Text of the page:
- NAD+ is an essential molecule for energy (ATP) production in all cells.
- Sirtuins are protein enzymes that use NAD+ and “turn off” aging, inflammation, fat synthesis and storage and insulin resistance related genes.
- With the help of NAD+, sirtuins help to guard the genome and serve many important functions that we continue to learn more about in terms of anti-aging.
- NAD+ is made from niacin, vitamin B3, that exists in the oxidized and reduced form and helps with the conversion of food into energy.
- NAD+ is important for mitochondrial health and declines as we get older.
- Low NAD+ levels adversely affect mitochondria and contribute to aging and disease.
- NAD+ shows promise as a treatment for neurodegenerative and metabolic conditions.
- NAD+ is used in the treatment of drug and alcohol addiction.
- When it comes to NAD+ supplementation, liposomal NAD+ offers superior absorbability and bioavailability compared to NMN and NR “precursors” which need processing by the body to become NAD+.
What if I told you there were a special nutrient that your body makes from a simple B vitamin, which helps to keep you young and energetic?
Well, it’s true and this nutrient is NAD+.
I’m always amazed in medicine when it’s the simplest of interventions that deliver profound and wide-reaching results. NAD+ might just be a key piece to anti-aging medicine, chronic disease prevention and even recovery from addiction.
The first time I ever tried NAD+ was as NAD IV therapy.
By the time the intravenous NAD+ infusion was over, I was already experiencing subtle changes: my vision was sharper, I felt calmer, I had the energy for a great workout and overall I felt a heightened sense of wellbeing. I continued to see benefits after subsequent infusions.
But not everyone can get an intravenous infusion. And honestly NAD+ is time consuming to infuse cases. In many cases it will cause an unpleasant, benign sensation of muscle tightening when the infusion drip is too fast. At slow drip rates this sensation immediately goes away, it’s a benign effect but it places time constraint limits on the IV infusions which can sometimes take 3-4 hours.
Since IV NAD+ is not available to everyone and can be quite expensive, I began looking into how to bring this vital nutrient to more people in a way that was effective like an IV, but also more affordable and accessible to those who could benefit the most.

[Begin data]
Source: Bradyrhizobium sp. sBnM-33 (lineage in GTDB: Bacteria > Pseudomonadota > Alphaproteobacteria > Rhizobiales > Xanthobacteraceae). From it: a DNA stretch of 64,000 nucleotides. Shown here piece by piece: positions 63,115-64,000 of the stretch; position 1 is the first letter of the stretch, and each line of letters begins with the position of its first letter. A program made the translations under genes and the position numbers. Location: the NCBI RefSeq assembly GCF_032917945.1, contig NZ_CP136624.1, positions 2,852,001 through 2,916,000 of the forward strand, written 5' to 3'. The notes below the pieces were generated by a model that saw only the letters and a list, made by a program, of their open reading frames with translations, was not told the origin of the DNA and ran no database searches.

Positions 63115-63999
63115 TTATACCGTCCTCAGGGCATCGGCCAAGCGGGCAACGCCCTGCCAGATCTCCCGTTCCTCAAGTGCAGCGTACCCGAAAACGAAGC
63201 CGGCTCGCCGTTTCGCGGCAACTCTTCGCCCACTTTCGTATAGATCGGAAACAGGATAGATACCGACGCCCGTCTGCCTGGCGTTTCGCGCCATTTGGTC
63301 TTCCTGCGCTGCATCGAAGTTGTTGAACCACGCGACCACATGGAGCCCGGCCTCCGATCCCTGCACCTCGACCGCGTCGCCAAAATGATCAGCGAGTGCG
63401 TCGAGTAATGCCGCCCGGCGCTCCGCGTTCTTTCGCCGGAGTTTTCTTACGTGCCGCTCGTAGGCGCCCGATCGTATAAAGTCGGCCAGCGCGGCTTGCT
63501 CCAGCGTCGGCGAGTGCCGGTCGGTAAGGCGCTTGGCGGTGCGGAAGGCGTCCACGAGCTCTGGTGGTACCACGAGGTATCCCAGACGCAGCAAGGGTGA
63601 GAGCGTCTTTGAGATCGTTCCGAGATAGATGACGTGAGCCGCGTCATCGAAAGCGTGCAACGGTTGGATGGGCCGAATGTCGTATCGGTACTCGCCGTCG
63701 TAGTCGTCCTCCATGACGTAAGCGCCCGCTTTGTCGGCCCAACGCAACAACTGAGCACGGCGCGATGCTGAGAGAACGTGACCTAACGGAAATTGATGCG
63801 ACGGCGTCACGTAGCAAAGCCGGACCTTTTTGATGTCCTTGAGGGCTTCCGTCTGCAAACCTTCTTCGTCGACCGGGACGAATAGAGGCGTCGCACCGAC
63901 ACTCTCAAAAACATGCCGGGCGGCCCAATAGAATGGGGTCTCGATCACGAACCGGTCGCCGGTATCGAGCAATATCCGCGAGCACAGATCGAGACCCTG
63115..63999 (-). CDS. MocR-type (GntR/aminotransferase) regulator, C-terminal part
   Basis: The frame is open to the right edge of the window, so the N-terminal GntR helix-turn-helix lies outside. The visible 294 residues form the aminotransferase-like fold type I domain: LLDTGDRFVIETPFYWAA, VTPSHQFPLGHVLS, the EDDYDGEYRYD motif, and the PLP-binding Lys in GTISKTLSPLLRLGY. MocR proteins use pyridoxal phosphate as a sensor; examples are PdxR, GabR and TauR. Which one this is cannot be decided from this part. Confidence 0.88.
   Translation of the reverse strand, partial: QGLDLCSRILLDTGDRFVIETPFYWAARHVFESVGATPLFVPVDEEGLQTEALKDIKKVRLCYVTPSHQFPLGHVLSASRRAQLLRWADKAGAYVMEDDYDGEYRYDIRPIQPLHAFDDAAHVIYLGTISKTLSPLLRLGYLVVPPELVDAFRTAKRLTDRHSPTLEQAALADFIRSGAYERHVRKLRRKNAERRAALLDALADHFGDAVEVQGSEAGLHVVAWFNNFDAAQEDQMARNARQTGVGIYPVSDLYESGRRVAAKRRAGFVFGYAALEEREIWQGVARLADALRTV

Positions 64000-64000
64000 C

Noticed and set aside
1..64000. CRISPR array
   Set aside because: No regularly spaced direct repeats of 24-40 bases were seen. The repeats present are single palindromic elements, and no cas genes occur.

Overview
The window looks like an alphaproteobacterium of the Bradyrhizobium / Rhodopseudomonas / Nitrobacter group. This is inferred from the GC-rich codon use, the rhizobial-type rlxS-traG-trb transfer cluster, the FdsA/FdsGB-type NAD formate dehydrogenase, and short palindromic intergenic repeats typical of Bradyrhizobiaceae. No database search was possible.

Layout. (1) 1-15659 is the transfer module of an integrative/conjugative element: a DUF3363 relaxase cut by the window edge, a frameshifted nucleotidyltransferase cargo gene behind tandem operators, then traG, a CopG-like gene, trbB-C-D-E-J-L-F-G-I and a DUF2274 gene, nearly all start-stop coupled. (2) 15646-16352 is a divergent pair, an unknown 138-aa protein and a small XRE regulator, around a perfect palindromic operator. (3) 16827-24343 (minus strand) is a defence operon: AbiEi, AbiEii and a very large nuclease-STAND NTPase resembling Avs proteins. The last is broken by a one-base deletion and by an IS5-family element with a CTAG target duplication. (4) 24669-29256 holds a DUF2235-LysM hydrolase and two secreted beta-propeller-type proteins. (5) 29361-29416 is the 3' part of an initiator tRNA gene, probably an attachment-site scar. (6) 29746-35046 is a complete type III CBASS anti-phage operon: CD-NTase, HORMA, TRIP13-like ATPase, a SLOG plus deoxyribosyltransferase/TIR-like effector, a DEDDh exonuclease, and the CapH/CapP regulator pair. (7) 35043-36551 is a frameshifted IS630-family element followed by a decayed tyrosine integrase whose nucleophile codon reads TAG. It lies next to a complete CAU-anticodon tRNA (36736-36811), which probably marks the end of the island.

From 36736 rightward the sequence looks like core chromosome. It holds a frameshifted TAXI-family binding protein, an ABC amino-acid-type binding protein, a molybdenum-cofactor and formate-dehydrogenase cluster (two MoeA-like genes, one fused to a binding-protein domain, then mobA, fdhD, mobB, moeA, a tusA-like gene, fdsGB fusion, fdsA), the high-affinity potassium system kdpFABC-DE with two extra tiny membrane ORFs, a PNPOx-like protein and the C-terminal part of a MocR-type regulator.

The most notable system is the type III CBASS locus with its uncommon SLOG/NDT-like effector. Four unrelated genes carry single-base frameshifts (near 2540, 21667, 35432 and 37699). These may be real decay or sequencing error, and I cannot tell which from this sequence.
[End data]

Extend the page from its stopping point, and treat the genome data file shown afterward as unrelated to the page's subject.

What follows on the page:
And since we all age and are more susceptible to disease as we get older, there are a lot of people who can benefit from this simple and effective therapy.
The main issue with making an oral supplement had always been that NAD+ is a finicky and unstable molecule. This is why most NAD supplements on the market are “precursors” like NMN or NR, molecules that the body may use to manufacture its own NAD+.
But you will see later in the article that NAD+ itself IS now available and in addition we have come up with a high absorption oral “liposomal” form that you can try for yourself without having to sit through an IV session. (If it’s already something you know you want to try, check it out by clicking here).
In this article, you’ll learn more about:
- What is NAD and niacin NAD+ precursor
- The role of NAD+ in energy metabolism
- NAD+ and sirtuins in aging and disease
- NAD+ supplement use in disease
- NAD+ in the treatment of addiction
- Liposomal NAD+ supplements
Niacin, an NAD+ Precursor
Let’s start with the basics. What is NAD?
NAD+ is derived from niacin, which is vitamin B3. Vitamin B3 is an essential nutrient that we need to get from our diet on a regular basis. NAD is found in all living cells and is essential for life. Without it our cells cease to exist.
NAD stands for Nicotinamide Adenosine Dinucleotide, which acts as a coenzyme in every cell, and specifically 70% of it is concentrated in the mitochondria of cells where energy is made (Source 1). A coenzyme is like a helper: it’s needed for the chemical reaction to occur and helps the enzyme to complete the reaction.
NAD+ helps us to produce energy in the form of ATP.
NAD switches between two molecular forms, NAD+ and NADH, and it is involved in something called “redox,” or reduction-oxidation, reactions.
NAD+ is the oxidized form, which is considered the “active” form: it actively accepts two electrons along with a hydrogen from another molecule to form NADH. It’s this electron exchange that produces energy.
NADH is the reduced, or inactive form of NAD. In order for the cell to continue producing energy, NADH needs to be recycled back into NAD+. If that recycling stops, NADH accumulates and the cell runs out of energy. Cells need a continuous supply of energy in order to function, so without NAD+ cells die. (Source 2)